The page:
The racking he used in his system that was able to accommodate the demands of this project was an IronRidge roof mounted racking system. We recommend IronRidge for most installations, and now through May 26th, IronRidge roof mounted racking like Eddy used is free as part of our biggest deal of the year. Click here to learn more about IronRidge, racking in general, and talk to a solar expert like Alden now. And if you have the space in your yard, you might consider our IronRidge ground mounting options, which are half off right now.

Read on to learn about this project from Eddy’s point of view.

Interview with Eddy

How long was the full installation process from receiving your equipment to flipping the switch? How many people did it take?

When I received the equipment I was still in the permitting process and schooling myself on a few things, so it took a little extra time to get started with the actual physical install. Once I did start, it took four weeks from the first hole drilled for the very first QuickMount flashing to flipping the switch. That was working 7 hours a day, Monday through Friday, and I did the work 100% on my own.

Did you have any previous construction experience?

Yes, but nothing even close to this! I’ve done a lot of carpentry and structural-type builds, and I built a race engine for my ’69 Mustang years ago. The extent of my electrical knowledge was basic in-home stuff, the most complex of which was having custom-built and wired a wooden chandelier.

What was the most difficult or confusing part of the installation?

The most confusing part by far was learning how my specific system had to be grounded. From the technical aspects like how it had to be routed and grounded through conduit, to making sure it was code compliant with all the strict Los Angeles building codes. All I can say is… wow! The most difficult part was hands down finding center on every rafter for the QuickMount penetrations. Every single rafter had its own measurement, and all of them were different by an inch or more. Very Fun.

Were there any unforeseen additional parts or tools you needed?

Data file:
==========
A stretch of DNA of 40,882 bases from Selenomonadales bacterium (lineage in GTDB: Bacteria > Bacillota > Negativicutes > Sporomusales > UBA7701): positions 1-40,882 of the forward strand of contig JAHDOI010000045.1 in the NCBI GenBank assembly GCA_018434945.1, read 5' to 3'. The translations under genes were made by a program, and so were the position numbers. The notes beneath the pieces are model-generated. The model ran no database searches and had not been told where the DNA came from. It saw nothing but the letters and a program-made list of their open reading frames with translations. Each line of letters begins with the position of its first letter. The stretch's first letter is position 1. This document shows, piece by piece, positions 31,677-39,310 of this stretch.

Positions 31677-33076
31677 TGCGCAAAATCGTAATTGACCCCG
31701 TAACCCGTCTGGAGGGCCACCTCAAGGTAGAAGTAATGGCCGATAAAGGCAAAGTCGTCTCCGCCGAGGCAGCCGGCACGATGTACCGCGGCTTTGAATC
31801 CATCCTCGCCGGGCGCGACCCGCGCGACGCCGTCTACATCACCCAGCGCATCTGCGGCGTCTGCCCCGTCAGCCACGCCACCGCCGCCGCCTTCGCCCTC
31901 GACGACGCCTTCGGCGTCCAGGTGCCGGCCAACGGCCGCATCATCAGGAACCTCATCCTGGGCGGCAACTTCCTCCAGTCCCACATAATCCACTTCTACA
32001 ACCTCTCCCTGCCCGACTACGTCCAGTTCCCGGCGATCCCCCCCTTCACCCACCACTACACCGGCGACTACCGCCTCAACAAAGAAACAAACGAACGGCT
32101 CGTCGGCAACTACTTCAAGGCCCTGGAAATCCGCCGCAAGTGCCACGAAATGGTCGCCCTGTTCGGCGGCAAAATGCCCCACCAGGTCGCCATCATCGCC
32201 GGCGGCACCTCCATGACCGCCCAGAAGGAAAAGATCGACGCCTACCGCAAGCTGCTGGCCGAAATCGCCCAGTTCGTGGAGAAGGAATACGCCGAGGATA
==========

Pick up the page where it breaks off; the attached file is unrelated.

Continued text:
Nope, everyone was awesome about knowing my project and everything it was going to take to complete.

How/Why did you choose to self-install?

To save heaps of money! Because of the four separate subarrays and needing to de-rate the main panel, this system would have cost $22,000.00 to $24,000 if I went with Solar City. I did it for just under $11,000.00 with you guys.

Because of the four separate subarrays and needing to de-rate the main panel, this system would have cost $22,000.00 to $24,000 if I went with Solar City. I did it for just under $11,000.00 with you guys.
– Eddy K.

What was your primary reason for adding solar to your home?

To offset my mom’s power bill by as close to 100% as possible.

Components in Eddy’s 4.56 kW Grid-Tied System

New call-to-action
Install of the Month – March 2017

Install of the Month – March 2017

“Beginning to See the Light” with Tom D.

Welcome solar friends! It’s that time of year again: as winter begins to melt away into spring and the sun pokes its head out from behind the clouds, we welcome in the prime months for solar. The extra spark of energy in the air makes us feel like anything’s possible!

To celebrate, we’re sharing our March Install of the Month. It goes to Tom D., who installed his own grid-tied system. This is a great one, since Tom is an example of someone who didn’t even know DIY solar was an option. But after he talked to us, he saw the light.

In his own words…

After I talked to Brent on the phone, I felt confident that I could readily do the installation myself while getting a better system with an optimized ground mount, and save a bunch of money too.
– Tom D.

A better, optimized system that saves you a bunch of money? That’s what DIY solar with Wholesale Solar is all about! Right on, Tom!